We already know that doing sports is good for your health. It increases your range of motions, alleviates pain in old age, and makes you stronger and more durable during physical tasks. However, did you know that sports can also make you smarter? Here’s how.
As opposed to traditional calisthenics as a form of exercise, when you are practicing sports, your body is doing several things you might not be aware of. Personally, I’ve always struggled with multitasking. Some friends joke that I’m incapable of walking and chewing gum at the same time. The thing is, this is true, to an extent.
Athletes like football and basketball players need to be able to think on their feet. Their movements are better coordinated, they are agile, and they, both consciously and subconsciously, calculate their next move. This is because doing sports and practicing regularly improves the executive function of the brain. It is the part of the brain that holds multiple facts at once and regular practice may increase the number of facts and improve how to use them efficiently.
Tune Out the Noise
If you are like me, sometimes problems can be overwhelming and you tend to overthink. Doing sports helps you tune out the noise. In other words, you learn to ignore what’s not important in order to focus on what is. Imagine being an athlete on the field. The crowd is cheering and booing, and the opposing players are taunting you. This distracts you from your tasks, but if you learn how to tune out these things, you can approach the problem with focus.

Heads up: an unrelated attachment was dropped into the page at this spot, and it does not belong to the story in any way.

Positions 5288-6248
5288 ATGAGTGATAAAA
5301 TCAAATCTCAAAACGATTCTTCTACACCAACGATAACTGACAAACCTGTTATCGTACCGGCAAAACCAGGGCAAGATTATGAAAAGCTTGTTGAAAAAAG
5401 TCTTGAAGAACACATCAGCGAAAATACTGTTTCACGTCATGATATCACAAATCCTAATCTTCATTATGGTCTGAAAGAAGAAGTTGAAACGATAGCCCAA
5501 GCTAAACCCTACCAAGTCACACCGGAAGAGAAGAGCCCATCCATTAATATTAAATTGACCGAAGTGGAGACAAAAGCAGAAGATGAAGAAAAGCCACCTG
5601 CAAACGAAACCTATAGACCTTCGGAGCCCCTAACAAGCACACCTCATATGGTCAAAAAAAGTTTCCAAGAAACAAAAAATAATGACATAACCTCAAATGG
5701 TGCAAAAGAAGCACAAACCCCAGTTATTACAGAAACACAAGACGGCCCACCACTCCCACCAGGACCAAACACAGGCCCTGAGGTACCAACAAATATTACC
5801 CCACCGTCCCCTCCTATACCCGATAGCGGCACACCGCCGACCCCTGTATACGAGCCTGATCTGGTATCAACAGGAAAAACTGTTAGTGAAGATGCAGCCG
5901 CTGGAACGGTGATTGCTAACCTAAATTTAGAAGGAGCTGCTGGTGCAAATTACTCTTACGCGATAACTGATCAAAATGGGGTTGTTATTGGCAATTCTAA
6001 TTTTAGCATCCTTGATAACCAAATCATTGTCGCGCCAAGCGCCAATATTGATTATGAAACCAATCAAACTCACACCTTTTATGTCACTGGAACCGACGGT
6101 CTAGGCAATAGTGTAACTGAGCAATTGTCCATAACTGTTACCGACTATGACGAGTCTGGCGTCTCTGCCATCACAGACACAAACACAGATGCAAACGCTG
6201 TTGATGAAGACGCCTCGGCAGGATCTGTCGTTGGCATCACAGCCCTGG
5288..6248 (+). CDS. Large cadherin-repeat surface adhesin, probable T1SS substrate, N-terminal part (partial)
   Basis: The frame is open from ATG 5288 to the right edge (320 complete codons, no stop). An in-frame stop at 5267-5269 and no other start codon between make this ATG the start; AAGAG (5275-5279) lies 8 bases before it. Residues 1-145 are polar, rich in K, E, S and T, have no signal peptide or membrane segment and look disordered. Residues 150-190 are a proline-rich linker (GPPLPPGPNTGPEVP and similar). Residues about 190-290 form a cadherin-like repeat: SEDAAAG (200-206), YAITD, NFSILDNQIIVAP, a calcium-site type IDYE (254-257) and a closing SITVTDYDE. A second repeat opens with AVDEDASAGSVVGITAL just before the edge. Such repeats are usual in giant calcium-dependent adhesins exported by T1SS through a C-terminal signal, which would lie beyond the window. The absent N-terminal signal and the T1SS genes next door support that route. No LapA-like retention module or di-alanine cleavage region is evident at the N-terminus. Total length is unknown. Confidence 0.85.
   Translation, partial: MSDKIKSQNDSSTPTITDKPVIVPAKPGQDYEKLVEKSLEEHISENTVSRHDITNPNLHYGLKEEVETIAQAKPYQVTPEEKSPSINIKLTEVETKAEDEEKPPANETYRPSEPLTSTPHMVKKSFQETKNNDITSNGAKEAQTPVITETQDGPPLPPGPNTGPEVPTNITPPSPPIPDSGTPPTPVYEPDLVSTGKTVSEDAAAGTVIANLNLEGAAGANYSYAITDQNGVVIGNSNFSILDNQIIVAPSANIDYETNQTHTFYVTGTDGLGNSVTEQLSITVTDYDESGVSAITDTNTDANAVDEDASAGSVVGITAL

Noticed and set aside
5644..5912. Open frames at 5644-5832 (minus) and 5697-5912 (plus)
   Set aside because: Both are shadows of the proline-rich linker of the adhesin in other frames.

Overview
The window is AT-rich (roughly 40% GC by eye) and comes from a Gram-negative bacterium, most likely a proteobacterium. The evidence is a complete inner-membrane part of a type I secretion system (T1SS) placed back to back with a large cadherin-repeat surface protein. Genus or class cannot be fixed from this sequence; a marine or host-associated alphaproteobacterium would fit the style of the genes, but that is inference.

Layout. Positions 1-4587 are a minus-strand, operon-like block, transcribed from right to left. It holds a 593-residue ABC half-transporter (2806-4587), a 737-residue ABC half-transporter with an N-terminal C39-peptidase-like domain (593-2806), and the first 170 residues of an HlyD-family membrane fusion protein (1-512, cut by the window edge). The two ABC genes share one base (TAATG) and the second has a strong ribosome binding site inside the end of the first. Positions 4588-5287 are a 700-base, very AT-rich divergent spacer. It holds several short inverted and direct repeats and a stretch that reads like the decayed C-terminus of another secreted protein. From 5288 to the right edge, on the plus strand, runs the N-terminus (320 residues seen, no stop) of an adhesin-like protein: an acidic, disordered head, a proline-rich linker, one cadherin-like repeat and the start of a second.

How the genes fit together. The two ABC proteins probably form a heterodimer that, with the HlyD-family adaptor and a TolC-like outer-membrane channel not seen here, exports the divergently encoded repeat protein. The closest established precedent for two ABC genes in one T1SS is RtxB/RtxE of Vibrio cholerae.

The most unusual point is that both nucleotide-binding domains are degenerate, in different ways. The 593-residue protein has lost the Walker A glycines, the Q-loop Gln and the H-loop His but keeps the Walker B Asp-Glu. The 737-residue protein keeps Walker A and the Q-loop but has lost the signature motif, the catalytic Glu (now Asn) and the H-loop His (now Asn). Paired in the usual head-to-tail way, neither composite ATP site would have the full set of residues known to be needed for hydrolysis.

There are several things happening to your body on a biochemical level that are important. While doing sports or any physical activity, your brain tries to take the strain from you by producing endorphins and dopamine. These hormones make you feel happy and remove some of the pain and exhaustion you would normally feel.
Furthermore, we are wired to be on alert in order to fight or run away from danger. When the alarm goes off, the body wakes up and is fully prepared to take on anything it is supposed to face. One of the events occurring then is the increased supply of oxygen to the brain. Think of it as giving your brain more fuel to work with. This is why you sometimes get great ideas while jogging (I know I do).
How Does This Improve My Brain?
I mentioned the alarms going off when you are faced with a difficult situation that demands physical activity. By exercising regularly, you are conditioning your body to change its views on what constitutes an emergency. If you lead a sedentary lifestyle, running to catch a bus may prove to be excruciating. However, if you regularly play basketball or run in the morning, your body’s idea of emergency shifts to a marathon.
As you move the limits of your physical capabilities, your brain function improves. In other words, the more physically fit you are, the smarter you become. Let’s not also forget the feeling of camaraderie with other athletes on your team or club. You push each other to achieve better results and that leads to a happy and healthy brain.